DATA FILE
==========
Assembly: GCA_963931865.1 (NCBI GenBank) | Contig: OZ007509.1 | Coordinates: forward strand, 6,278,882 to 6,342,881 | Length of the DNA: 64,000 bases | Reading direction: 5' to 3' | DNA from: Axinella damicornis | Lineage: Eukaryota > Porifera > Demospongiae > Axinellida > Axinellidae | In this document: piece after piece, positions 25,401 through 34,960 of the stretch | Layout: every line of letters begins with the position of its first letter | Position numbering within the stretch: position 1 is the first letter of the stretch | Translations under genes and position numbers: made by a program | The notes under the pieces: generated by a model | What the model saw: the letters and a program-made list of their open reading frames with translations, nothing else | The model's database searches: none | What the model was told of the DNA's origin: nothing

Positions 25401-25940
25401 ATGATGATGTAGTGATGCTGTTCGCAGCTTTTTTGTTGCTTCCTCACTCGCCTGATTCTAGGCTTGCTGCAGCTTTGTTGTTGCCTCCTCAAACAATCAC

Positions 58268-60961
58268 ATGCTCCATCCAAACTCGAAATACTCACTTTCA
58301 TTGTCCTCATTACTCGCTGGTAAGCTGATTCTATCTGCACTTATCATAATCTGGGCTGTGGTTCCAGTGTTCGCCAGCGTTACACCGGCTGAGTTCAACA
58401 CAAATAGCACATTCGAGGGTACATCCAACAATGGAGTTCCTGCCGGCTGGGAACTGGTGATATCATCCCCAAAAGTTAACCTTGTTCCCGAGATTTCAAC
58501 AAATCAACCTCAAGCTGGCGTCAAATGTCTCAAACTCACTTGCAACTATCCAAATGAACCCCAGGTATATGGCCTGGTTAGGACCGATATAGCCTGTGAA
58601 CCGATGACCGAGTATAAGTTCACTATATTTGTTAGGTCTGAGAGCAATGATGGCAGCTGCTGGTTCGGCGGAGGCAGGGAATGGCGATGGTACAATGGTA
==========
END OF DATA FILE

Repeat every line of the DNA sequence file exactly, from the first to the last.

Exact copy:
Assembly: GCA_963931865.1 (NCBI GenBank) | Contig: OZ007509.1 | Coordinates: forward strand, 6,278,882 to 6,342,881 | Length of the DNA: 64,000 bases | Reading direction: 5' to 3' | DNA from: Axinella damicornis | Lineage: Eukaryota > Porifera > Demospongiae > Axinellida > Axinellidae | In this document: piece after piece, positions 25,401 through 34,960 of the stretch | Layout: every line of letters begins with the position of its first letter | Position numbering within the stretch: position 1 is the first letter of the stretch | Translations under genes and position numbers: made by a program | The notes under the pieces: generated by a model | What the model saw: the letters and a program-made list of their open reading frames with translations, nothing else | The model's database searches: none | What the model was told of the DNA's origin: nothing

Positions 25401-25940
25401 ATGATGATGTAGTGATGCTGTTCGCAGCTTTTTTGTTGCTTCCTCACTCGCCTGATTCTAGGCTTGCTGCAGCTTTGTTGTTGCCTCCTCAAACAATCAC

Positions 58268-60961
58268 ATGCTCCATCCAAACTCGAAATACTCACTTTCA
58301 TTGTCCTCATTACTCGCTGGTAAGCTGATTCTATCTGCACTTATCATAATCTGGGCTGTGGTTCCAGTGTTCGCCAGCGTTACACCGGCTGAGTTCAACA
58401 CAAATAGCACATTCGAGGGTACATCCAACAATGGAGTTCCTGCCGGCTGGGAACTGGTGATATCATCCCCAAAAGTTAACCTTGTTCCCGAGATTTCAAC
58501 AAATCAACCTCAAGCTGGCGTCAAATGTCTCAAACTCACTTGCAACTATCCAAATGAACCCCAGGTATATGGCCTGGTTAGGACCGATATAGCCTGTGAA
58601 CCGATGACCGAGTATAAGTTCACTATATTTGTTAGGTCTGAGAGCAATGATGGCAGCTGCTGGTTCGGCGGAGGCAGGGAATGGCGATGGTACAATGGTA